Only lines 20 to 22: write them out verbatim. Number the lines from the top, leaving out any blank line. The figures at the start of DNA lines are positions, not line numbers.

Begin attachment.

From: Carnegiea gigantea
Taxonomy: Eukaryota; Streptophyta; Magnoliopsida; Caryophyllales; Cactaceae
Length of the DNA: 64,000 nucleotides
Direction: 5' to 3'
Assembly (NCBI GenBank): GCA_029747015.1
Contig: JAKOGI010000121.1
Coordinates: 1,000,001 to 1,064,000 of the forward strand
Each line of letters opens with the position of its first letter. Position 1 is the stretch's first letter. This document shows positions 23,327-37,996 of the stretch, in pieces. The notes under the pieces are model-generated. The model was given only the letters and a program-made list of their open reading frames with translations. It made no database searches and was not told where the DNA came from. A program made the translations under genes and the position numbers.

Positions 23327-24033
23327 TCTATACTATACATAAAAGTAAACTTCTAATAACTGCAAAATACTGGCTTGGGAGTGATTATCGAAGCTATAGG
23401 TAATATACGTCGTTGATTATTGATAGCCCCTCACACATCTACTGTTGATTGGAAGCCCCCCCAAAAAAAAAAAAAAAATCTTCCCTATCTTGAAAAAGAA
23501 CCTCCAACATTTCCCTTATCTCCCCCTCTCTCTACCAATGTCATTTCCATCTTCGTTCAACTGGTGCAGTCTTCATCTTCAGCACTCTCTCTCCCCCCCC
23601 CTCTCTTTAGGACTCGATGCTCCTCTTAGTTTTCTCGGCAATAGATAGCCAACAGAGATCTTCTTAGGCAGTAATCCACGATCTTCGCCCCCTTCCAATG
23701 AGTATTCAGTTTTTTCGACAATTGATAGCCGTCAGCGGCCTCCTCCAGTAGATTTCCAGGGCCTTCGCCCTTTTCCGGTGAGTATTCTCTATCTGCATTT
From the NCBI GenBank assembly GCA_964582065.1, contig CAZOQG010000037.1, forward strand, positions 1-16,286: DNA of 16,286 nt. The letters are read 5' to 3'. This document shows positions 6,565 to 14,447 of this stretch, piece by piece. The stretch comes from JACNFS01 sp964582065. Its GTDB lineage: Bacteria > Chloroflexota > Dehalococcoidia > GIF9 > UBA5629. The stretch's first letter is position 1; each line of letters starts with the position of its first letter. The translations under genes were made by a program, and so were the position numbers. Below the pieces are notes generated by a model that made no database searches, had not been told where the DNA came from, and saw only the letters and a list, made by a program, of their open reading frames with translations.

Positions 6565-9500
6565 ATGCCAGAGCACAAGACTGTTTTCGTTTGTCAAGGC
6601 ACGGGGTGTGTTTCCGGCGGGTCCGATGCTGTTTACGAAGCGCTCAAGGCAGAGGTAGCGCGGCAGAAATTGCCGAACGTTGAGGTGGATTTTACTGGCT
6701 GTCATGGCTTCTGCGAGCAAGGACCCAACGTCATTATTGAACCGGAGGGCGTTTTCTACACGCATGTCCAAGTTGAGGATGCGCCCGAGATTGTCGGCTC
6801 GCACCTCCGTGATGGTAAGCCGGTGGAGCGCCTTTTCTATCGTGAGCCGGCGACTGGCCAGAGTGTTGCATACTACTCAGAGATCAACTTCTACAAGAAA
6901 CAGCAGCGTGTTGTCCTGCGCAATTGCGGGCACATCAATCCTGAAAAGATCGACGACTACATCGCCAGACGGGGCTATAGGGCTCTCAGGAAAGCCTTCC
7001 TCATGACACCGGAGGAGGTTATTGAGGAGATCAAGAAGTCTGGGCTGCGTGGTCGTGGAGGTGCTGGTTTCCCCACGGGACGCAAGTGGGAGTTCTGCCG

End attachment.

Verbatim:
6801 GCACCTCCGTGATGGTAAGCCGGTGGAGCGCCTTTTCTATCGTGAGCCGGCGACTGGCCAGAGTGTTGCATACTACTCAGAGATCAACTTCTACAAGAAA
6901 CAGCAGCGTGTTGTCCTGCGCAATTGCGGGCACATCAATCCTGAAAAGATCGACGACTACATCGCCAGACGGGGCTATAGGGCTCTCAGGAAAGCCTTCC
7001 TCATGACACCGGAGGAGGTTATTGAGGAGATCAAGAAGTCTGGGCTGCGTGGTCGTGGAGGTGCTGGTTTCCCCACGGGACGCAAGTGGGAGTTCTGCCG